Last week at my kids’ birthday party, each of them received their very first Target gift card from my aunt. All week, my 5-year-old carried it around in the treasure pouch from his pirate costume, afraid to let it out of his sight. As the days passed and we got closer to the weekend, his requests to go to Target increased exponentially. Finally, after church and lunch today, we headed over to Target to let each of them choose something special.
As we got in the car to drive over to the store, my son was literally vibrating with anticipation.
And that was the real gift. Sure, he’s absolutely in love with the Lego set he picked out, but the time leading up to our shopping trip was so full of excitement and fun that I know he won’t soon forget the experience.
Anticipation has been on my mind a lot lately. It is such a powerful force in our lives. We eagerly anticipate so many happy things with joy and excitement–vacations, summer, Christmas, weddings, babies…the list goes on and on.
But many times anticipation also leads to worry. When things are unknown. When change is about to happen. When circumstances are simply out of our own control.
As I begin this week, it is full of anticipation. My kids’ return to school after several days sick at home. A dentist appointment. Parent-teacher conferences. The beginning of spring break. And the announcement of our teaching placements for next school year.
This fall I will be returning to a classroom position after 6 years of mentoring new teachers in an instructional coaching role. Right now our entire district is shifting due to opening a new elementary building in the fall, and every elementary teacher at every building will be notified this Friday of their teaching assignment next year. Some teachers will move buildings. Some will move grade levels. Most teams will not be the same next year. Many children will attend different schools. Every school will have a change in staff and culture. This is sure to be a week of high anticipation.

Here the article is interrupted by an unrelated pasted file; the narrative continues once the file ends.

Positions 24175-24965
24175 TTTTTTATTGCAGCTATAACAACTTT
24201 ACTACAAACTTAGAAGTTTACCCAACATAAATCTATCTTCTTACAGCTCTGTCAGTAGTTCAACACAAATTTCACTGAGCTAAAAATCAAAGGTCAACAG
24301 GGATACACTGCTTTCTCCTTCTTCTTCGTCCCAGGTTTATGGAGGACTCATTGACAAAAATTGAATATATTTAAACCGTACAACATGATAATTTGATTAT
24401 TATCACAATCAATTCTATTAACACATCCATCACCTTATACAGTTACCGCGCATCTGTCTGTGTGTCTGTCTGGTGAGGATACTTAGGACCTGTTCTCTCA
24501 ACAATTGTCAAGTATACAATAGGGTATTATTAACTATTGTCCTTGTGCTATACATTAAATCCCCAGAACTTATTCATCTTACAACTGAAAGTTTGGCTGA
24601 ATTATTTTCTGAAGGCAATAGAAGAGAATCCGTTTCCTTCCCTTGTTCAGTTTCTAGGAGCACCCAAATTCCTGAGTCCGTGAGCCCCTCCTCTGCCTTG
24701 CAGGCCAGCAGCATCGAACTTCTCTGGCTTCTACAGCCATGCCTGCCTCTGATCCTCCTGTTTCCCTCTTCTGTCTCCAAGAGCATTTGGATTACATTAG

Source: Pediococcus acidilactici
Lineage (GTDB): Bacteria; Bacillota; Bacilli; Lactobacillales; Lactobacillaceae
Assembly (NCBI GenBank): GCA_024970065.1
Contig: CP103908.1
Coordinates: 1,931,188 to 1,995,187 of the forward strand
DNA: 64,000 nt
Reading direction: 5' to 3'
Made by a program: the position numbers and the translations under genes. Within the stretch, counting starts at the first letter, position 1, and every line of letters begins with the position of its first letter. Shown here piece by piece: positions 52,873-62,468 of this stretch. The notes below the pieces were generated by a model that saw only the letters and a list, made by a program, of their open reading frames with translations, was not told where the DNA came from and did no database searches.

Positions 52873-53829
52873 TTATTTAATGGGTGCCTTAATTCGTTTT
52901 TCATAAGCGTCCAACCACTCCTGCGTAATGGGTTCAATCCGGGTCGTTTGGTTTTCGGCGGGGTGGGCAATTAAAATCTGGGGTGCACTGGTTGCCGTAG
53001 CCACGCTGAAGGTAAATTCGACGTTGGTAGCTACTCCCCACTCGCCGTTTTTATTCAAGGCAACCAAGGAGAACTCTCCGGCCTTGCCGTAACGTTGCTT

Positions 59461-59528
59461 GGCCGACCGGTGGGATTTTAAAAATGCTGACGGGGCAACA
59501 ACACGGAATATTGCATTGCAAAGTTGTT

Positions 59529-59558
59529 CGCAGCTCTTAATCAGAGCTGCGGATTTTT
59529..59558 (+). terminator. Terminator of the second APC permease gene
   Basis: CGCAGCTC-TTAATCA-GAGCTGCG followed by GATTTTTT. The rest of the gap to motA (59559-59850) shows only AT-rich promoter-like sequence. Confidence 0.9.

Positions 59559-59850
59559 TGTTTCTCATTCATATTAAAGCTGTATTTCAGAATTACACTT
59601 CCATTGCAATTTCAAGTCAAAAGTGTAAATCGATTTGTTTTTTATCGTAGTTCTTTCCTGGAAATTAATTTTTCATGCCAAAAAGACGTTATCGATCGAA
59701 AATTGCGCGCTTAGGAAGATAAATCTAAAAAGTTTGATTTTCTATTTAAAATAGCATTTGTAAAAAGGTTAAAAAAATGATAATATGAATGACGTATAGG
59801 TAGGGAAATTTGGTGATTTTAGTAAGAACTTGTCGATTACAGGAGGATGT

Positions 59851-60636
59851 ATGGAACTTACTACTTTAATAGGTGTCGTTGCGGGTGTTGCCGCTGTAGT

As I head into the next five days, I know that everything will work out. I know that each of us will still be doing a job we love in the fall. No matter who the children are in our classrooms, we will know and love them all. We will teach the same curriculum and, while we may be working with different teachers, we will all work with the same high quality of colleagues we have always worked beside. We will have new opportunities and new chances to build relationships.
So, while the unknown can be scary, I’m beginning this week by trying to keep my focus on having the same kind of excited anticipation my son showed today instead of the worried anticipation that wants to creep in. I hope my friends and colleagues can do the same. After all, no matter where each of us ends up, every school year is a new beginning doing what we love the most. And that’s something we can always anticipate with joy and excitement.
I’m excited to join other writers every Tuesday (and daily during the month of March) in 2017 to participate in the Slice of Life writing challenge through Two Writing Teachers. Read all about how you can Write. Share. Give. on their website here.